September 16, 2020 Read More →

Broad Reach Power begins construction on 200MW of battery storage in Texas

Greentech Media:

It took a while, but the Texas grid battery market is officially heating up.

Developer-owner-operator Broad Reach Power confirmed Tuesday that it has commenced construction on a pair of 100-megawatt batteries, each of which is bigger than any battery plants currently operating in Texas’ ERCOT power market. They are slated to come online next year in Mason and Williamson counties, alongside 15 smaller systems rated at 10 megawatts/10 megawatt-hours each.

Houston-based Broad Reach is not alone in investing big in Texas energy storage: Developer Key Capture Energy completed three systems in the state between January and April, totaling 30 megawatts. Key Capture recently announced it will finish a 100 MW battery and two 50 MW plants in the first half of 2021. The ERCOT interconnection queue shows similarly ambitious plans from solar developers and many other energy companies.

Storage developers had largely steered clear of the rough-and-tumble ERCOT market in recent years, building big in California and other places that offer long-term offtake agreements with utilities. But Texas offers benefits that the wind industry has long appreciated: relatively easy land acquisition and permitting, and a competitive market that batteries can enter without waiting for major policy changes.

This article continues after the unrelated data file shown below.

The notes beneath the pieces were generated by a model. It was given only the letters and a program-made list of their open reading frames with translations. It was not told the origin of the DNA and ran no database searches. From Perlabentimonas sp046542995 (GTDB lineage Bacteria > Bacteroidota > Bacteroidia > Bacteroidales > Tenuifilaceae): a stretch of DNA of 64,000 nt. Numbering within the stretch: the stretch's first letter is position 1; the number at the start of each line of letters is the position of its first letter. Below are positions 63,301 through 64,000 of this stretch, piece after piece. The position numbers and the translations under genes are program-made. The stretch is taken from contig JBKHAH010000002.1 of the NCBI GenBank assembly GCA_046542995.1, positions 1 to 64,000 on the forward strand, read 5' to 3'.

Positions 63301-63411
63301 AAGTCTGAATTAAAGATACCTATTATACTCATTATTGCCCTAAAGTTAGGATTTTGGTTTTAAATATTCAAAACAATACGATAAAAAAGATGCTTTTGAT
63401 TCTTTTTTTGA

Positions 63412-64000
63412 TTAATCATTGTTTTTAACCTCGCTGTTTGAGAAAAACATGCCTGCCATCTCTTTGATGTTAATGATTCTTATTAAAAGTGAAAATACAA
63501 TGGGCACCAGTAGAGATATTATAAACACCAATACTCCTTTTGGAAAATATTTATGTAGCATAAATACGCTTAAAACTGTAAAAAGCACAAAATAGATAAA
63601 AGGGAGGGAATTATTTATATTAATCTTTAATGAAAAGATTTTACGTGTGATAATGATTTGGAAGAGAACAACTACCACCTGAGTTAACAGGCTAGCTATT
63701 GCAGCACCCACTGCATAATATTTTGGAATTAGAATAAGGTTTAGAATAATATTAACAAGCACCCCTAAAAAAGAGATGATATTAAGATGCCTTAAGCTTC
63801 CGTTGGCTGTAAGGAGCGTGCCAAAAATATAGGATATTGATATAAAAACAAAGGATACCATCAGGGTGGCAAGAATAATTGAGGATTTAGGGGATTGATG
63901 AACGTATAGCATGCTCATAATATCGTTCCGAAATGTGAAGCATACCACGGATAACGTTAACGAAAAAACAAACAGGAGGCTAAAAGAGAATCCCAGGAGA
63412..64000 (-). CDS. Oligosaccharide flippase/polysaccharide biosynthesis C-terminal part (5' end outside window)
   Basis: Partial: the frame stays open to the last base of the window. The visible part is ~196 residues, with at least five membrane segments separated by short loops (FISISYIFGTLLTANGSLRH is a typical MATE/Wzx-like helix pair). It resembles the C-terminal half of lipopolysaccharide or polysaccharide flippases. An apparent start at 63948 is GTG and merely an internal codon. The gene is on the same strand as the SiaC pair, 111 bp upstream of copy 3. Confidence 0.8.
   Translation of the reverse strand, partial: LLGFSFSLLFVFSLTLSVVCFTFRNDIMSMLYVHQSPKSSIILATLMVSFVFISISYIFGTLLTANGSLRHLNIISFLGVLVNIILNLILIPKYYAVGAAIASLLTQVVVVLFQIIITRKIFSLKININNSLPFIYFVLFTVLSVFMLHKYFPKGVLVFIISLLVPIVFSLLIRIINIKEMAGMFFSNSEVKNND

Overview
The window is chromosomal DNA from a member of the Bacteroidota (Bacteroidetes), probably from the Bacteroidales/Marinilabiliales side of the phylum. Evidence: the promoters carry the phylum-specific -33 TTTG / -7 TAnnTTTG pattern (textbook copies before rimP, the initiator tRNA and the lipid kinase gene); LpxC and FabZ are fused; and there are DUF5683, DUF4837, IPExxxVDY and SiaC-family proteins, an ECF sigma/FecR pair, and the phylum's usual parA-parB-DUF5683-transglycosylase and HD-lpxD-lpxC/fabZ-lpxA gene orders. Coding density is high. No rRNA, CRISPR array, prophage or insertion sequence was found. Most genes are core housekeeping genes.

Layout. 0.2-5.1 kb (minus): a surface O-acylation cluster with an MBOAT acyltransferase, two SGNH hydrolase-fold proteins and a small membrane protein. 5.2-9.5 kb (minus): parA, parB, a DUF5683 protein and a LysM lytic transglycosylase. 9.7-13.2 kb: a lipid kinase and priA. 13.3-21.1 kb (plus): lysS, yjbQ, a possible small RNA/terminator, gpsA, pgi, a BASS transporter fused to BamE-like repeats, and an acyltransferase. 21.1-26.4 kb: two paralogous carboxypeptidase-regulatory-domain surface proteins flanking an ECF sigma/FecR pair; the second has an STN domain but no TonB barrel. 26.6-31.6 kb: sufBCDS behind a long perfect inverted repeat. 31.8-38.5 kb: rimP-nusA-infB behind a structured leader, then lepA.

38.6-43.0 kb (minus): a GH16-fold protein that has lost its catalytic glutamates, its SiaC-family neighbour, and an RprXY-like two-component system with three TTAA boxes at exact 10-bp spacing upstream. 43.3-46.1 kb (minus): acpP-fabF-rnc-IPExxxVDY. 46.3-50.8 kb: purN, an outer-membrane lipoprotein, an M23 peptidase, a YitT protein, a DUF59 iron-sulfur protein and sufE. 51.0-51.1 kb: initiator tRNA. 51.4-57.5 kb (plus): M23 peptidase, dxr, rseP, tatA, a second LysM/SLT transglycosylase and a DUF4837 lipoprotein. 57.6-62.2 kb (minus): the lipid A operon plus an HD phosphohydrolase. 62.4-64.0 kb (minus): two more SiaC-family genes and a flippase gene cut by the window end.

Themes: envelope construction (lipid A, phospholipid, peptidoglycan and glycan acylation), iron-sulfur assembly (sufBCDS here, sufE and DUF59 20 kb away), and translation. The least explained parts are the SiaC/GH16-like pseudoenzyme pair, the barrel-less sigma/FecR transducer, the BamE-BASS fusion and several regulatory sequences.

Broad Reach Power’s business model is indicative of what’s possible in ERCOT. The group formed barely over a year ago with backing from energy investors Yorktown Partners, EnCap Investments and Mercuria Energy. With renewable penetration increasing across the country but especially in Texas — the state has more than 30 GW of wind capacity and a rapidly growing base of solar plants — BRP wanted to tackle the challenge of matching supply to real-time demand. The firm’s backing allows it to finance projects from its own balance sheet, allowing more room to maneuver in a new market with new business models. It got to work applying them to both the high-voltage transmission interconnection queue and the distribution-level queue, which caps batteries at 10 MW.

The broader story is that multiple experienced energy investors are converging on Texas simultaneously. The interconnection queue contains more than two dozen batteries that are each larger than 100 megawatts; some go up to 300, 400, even 500 megawatts.

[Julian Spector]

More: The race is on to build the biggest batteries in Texas

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